Watch out for these non-fiction favorites

Over the years I have covered the book beat, I’ve discovered some interesting statistics — on average women read more books than men do.

While there are many readers who read both fiction and non-fiction, women are more likely to read fiction and men are more likely to read non-fiction.

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I want to encourage men to read more books. With that in mind here are some upcoming non-fiction titles that might be of interest to all readers but hopefully, to men in particular:

“The Infernal Library — On Dictators, the Books they Wrote, and Other Catastrophes of Literacy” by Daniel Kalder (Henry Holt, 364 pages, $30) March 6

Did you know that some dictators began their careers as writers? Evil men have written horrifying books and some fairly mediocre poetry.

This study of the literary output of madmen like Hitler, Stalin and Mussolini is chilling and informative.

“Memphis Rent Party — The Blues, Rock & Soul in Music’s Hometown” by Robert Gordon (Bloomsbury, 240 pages, $28) March 8

The city of Memphis has been a fertile musical hotbed for generations.

The music writer Robert Gordon examines the tuneful threads of soul, rock ‘n’ roll, and the blues that have flowed out of Memphis and continue to do so today.

“The Death of Democracy — Hitler’s Rise to Power and the Downfall of the Weimar Republic” by Benjamin Carter Hett (Henry Holt, 266 pages, $28) April 3

How did a democracy allow itself to be taken over by a murderous, racist maniac? It happened in Germany. The author examines how Hitler was able to seize power as a democratic government was collapsing.

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“Space Odyssey — Stanley Kubrick, Arthur C. Clarke, and the Making of a Masterpiece” by Michael Benson (Simon and Schuster, 477 pages, $30) April 3

This book is being issued to mark the 50th anniversary of the release of Stanley Kubrick’s monumental film “2001: A Space Odyssey.” If you loved that film, you’ll probably like this book.

“Voices from the Rust Belt” edited by Anne Trubek (Picador, 272 pages, $16) April 3

This collection of essays about residents of what is known as the “Rust Belt” or the “Post-Industrial Midwest” that stretches through Ohio, Michigan, Pennsylvania, and portions of New York, Wisconsin, and Illinois, reveals a range of voices that show this region to be far more diverse than one might have thought.

“Young Washington — How Wilderness and War Forged America’s Founding Father” by Peter Stark (Ecco, 500 pages, $35) May 1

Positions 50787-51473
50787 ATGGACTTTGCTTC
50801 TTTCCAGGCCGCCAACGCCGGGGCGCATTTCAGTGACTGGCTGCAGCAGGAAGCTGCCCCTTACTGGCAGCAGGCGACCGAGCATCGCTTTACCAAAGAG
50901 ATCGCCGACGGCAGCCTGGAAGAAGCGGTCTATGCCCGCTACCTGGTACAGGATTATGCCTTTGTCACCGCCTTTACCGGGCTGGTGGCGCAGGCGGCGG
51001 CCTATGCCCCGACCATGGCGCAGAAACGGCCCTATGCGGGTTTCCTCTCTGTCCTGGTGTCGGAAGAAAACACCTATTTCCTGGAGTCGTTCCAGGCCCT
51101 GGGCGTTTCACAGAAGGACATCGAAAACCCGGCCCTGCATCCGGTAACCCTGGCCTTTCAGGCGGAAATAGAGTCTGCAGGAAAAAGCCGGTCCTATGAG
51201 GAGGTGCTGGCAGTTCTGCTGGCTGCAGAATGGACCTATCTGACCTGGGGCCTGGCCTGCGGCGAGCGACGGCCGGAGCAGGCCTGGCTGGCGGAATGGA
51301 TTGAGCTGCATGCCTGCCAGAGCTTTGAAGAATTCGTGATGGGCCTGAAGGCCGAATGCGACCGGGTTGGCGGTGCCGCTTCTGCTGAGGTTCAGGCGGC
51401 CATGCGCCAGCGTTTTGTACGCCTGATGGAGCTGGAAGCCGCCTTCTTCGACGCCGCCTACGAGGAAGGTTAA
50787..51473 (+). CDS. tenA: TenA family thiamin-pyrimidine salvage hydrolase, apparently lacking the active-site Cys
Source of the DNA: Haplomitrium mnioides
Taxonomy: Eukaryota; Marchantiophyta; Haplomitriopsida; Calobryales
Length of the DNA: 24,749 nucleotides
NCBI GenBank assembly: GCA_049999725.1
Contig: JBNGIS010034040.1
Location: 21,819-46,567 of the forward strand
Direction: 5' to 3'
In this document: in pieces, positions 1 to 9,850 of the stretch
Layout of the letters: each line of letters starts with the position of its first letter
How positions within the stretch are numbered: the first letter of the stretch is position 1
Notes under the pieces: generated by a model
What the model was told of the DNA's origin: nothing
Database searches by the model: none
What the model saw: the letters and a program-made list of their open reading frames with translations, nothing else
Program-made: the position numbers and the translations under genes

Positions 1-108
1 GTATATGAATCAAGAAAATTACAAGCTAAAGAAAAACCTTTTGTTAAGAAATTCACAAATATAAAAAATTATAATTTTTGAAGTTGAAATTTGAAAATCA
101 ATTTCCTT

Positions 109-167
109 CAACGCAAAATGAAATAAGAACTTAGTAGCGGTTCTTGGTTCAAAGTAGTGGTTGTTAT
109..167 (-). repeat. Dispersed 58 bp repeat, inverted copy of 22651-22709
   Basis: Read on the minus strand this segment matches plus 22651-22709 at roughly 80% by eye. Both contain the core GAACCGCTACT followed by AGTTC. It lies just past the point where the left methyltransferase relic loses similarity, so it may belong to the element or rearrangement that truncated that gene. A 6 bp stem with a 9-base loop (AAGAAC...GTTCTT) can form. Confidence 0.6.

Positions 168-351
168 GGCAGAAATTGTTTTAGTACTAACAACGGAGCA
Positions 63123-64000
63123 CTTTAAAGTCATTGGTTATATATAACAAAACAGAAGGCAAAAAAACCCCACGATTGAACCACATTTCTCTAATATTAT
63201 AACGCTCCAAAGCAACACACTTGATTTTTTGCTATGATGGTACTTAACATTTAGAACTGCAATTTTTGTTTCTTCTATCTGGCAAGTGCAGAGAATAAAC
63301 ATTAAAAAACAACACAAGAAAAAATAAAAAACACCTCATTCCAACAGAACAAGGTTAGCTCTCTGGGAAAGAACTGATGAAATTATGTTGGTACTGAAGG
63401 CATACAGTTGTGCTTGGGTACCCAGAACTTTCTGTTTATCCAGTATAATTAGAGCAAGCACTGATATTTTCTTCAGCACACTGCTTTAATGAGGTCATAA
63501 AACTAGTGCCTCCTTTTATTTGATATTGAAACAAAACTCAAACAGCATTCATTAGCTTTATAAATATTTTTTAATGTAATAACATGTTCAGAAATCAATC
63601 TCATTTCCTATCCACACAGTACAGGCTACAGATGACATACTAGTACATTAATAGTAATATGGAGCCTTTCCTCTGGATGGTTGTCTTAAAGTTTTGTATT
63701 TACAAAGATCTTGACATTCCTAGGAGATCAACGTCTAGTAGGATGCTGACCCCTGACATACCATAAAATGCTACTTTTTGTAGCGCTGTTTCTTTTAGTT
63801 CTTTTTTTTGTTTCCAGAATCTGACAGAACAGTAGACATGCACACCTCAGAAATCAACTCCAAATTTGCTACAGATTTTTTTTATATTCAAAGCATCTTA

George Washington’s early career serving as a young British officer in the wilderness of the Ohio Valley depicts some aspects of his personality that could surprise you. He was immature, naive and fairly self-absorbed. And he had some incredible adventures.

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“The Black Prince — England’s Greatest Medieval Warrior” by Michael Jones (Pegasus, 488 pages, $29.95) May 1

Edward of Woodstock was a 14th century English prince and the eldest son of King Edward III. He became known as “The Black Prince” and his victory in 1356 over the French at Poitiers marked England’s most dominant period during the Hundred Years War. He ruled over Aquitaine, a large portion of west and southwest France.

“Those Turbulent Sons of Freedom — Ethan Allen’s Green Mountain Boys and the American Revolution” by Christopher S. Wren (Simon and Schuster, 286 pages, $26) May 8

This revisionist history of Ethan Allen and his Green Mountain Boys gives readers a portrait of a band of ruffians who did some good things during the American Revolution but perhaps were not quite the heroic warriors of legend. George Washington kept his distance from them.

“The Flying Tigers — the Untold Story of the American Pilots Who Waged a Secret War Against Japan” by Sam Kleiner (Viking, 290 pages, $28) May 15

Before the Japanese attack on Pearl Harbor, there were already some American fliers secretly fighting the Japanese in the skies over China, Burma, Vietnam and Thailand. The Army pilot Claire Chennault was their leader. This is their little-known story.

Vick Mickunas of Yellow Springs interviews authors every Saturday at 7 a.m. and on Sundays at 10:30 a.m. on WYSO-FM (91.3). For more information, visit Contact him at vick@vickmickunas.

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